Akwa Ibom government

Akwa Ibom Government As A Beacon Of Transparency

Akwa Ibom government is emerging as Nigeria’s beacon of transparency in financial records

OpenLife Nigeria reports that no individual, corporation, monarchy, government is infallible in the discharge of statutory responsibilities.

This online news magazine learned that in early March 2020, the Oval Office, the seat of power in the United States of America had to fall on its administrative machinery to address an error made by President Donald Trump in his address on the outbreak of coronavirus.
In the address, OpenLife learned that President Trump said

“We will be suspending all travel from Europe to the United States for the next 30 days. The new rules will go into effect Friday at midnight. There will be exemptions for Americans who have undergone appropriate screenings.”

But a few hours later, OpenLife gathered that the White House discovered errors in the President’s address and quickly took steps to make corrections.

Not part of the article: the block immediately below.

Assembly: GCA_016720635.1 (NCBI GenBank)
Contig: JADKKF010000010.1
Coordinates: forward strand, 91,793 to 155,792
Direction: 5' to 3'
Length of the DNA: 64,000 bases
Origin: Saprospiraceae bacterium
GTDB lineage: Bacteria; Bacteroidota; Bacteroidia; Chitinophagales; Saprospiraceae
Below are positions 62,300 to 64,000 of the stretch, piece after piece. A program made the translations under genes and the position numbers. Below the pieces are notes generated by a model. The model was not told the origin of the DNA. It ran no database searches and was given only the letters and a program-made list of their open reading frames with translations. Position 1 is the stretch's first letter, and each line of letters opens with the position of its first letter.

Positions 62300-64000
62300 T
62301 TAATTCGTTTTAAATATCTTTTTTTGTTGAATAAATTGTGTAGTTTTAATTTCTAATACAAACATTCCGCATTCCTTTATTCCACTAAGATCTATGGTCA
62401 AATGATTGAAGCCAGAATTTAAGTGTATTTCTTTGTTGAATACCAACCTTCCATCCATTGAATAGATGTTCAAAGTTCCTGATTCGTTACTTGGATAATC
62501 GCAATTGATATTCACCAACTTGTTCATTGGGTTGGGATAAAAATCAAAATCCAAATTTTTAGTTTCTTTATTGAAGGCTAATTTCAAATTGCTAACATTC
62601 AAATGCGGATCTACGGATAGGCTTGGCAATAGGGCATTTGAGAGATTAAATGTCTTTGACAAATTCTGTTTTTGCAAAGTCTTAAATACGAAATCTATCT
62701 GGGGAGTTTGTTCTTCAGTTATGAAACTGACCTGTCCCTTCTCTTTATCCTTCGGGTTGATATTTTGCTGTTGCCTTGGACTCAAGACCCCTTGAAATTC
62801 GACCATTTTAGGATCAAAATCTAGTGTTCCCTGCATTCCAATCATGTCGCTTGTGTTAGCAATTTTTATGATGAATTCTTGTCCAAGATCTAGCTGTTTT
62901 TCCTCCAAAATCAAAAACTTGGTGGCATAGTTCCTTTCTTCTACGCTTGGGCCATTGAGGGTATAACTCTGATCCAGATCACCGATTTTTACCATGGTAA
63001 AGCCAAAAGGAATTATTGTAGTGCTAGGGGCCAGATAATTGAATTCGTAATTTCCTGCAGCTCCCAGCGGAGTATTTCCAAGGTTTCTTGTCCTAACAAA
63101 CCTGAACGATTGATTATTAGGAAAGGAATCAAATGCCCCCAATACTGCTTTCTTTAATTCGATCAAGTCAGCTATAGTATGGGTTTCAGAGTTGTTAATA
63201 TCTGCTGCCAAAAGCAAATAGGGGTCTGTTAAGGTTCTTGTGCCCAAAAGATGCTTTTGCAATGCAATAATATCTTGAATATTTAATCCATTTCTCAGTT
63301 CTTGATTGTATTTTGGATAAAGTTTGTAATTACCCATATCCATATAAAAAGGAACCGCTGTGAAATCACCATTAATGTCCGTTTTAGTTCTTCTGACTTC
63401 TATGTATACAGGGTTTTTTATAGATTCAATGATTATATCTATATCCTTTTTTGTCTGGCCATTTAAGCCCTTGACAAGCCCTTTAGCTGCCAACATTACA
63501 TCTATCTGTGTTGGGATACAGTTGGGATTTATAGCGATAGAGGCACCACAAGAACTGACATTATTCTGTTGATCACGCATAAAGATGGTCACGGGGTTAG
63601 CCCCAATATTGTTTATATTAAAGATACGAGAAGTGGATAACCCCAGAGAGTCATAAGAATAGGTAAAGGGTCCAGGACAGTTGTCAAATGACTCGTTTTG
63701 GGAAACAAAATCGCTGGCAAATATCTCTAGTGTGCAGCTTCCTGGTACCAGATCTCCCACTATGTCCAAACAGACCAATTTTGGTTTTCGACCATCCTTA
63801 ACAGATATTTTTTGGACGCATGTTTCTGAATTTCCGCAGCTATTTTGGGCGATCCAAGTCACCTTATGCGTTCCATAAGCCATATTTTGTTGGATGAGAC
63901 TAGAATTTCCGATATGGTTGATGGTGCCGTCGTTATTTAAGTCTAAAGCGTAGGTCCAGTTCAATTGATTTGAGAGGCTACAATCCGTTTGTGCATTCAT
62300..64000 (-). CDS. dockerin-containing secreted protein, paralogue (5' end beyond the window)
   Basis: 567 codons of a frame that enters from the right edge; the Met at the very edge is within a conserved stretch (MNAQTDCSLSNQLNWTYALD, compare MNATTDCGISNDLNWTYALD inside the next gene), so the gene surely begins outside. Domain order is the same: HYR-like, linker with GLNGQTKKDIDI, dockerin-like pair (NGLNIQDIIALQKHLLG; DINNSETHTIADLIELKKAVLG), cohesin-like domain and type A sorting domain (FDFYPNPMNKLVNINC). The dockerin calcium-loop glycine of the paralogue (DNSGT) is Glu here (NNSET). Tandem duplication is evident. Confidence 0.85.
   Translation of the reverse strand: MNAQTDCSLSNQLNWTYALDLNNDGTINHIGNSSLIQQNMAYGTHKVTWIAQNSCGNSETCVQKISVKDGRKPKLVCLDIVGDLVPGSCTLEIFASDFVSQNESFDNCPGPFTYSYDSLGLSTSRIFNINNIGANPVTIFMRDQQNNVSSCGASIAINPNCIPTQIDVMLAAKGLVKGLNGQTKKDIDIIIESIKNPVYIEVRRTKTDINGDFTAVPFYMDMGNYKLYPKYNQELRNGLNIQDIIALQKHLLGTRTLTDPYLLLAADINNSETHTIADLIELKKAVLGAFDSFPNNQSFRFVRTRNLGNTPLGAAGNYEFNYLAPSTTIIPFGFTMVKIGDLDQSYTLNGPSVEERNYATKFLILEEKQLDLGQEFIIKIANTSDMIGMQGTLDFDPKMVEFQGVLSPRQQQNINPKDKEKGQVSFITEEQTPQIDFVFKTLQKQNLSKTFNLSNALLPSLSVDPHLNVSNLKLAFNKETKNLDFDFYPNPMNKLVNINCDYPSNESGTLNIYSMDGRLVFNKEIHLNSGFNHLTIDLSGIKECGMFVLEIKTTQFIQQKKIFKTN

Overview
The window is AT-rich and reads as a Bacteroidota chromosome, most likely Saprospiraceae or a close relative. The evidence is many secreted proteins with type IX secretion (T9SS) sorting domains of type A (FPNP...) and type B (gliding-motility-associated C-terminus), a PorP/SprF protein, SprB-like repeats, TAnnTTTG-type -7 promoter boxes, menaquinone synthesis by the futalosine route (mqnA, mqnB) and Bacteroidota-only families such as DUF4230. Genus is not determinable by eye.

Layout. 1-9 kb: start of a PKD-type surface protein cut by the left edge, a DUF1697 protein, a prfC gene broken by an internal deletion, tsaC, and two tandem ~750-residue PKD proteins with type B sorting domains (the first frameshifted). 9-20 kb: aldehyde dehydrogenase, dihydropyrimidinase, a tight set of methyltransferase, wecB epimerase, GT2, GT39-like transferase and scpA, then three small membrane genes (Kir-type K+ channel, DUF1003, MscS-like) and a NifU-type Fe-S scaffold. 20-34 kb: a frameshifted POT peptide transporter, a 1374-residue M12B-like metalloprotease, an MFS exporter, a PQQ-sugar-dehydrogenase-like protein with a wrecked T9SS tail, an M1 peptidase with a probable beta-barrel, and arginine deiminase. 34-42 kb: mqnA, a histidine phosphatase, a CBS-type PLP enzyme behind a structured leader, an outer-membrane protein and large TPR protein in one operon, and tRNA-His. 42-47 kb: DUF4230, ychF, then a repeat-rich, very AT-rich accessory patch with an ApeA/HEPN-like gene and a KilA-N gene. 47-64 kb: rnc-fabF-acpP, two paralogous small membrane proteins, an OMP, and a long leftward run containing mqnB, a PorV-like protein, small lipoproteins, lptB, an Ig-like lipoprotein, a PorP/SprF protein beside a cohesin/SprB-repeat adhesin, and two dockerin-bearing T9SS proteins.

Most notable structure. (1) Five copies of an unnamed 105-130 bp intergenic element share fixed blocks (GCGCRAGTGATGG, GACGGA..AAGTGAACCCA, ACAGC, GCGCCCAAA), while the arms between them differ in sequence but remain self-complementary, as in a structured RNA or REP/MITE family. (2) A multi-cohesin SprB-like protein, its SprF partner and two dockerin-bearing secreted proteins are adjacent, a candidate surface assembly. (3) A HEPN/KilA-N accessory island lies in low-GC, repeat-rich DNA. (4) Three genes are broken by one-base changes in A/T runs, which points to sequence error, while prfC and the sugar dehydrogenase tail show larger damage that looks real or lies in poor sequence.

According to information from the White House, acting deputy secretary of the Department of Homeland Security, Ken Cuccinelli, in a tweet on what Trump said: stated that “In reality, the travel restrictions don’t apply to “American citizens or legal permanent residents or their families.”

The above is a classic example of the biggest democracy in the world.
It is therefore of concern to many why certain individuals are making capital out of an error in Akwa Ibom Government’s account records which was promptly corrected.

According to OpenLife Nigeria findings, the Accountant General of the Akwa Ibom government had presented a financial record indicating that the Emmanuel Udom led State government “spent more than the budgeted sum for the repairs of an aircraft.”

However, this online medium gathered that

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“In the heat of the acceptability of the report, it was discovered that what was given out to the public was a wrongly prepared financial record which was retrieved, annulled and represented.”

Yet, despite this professional correction which offers credence to governor Emmanuel Udom’s commitment to transparency and accountability, some disgruntled elements in the opposition are feasting on a development that ordinarily should be applauded.

Above all, the government’s admission of error and resubmitting the corrected version through a press conference on Wednesday, November 18 is highly commendable.

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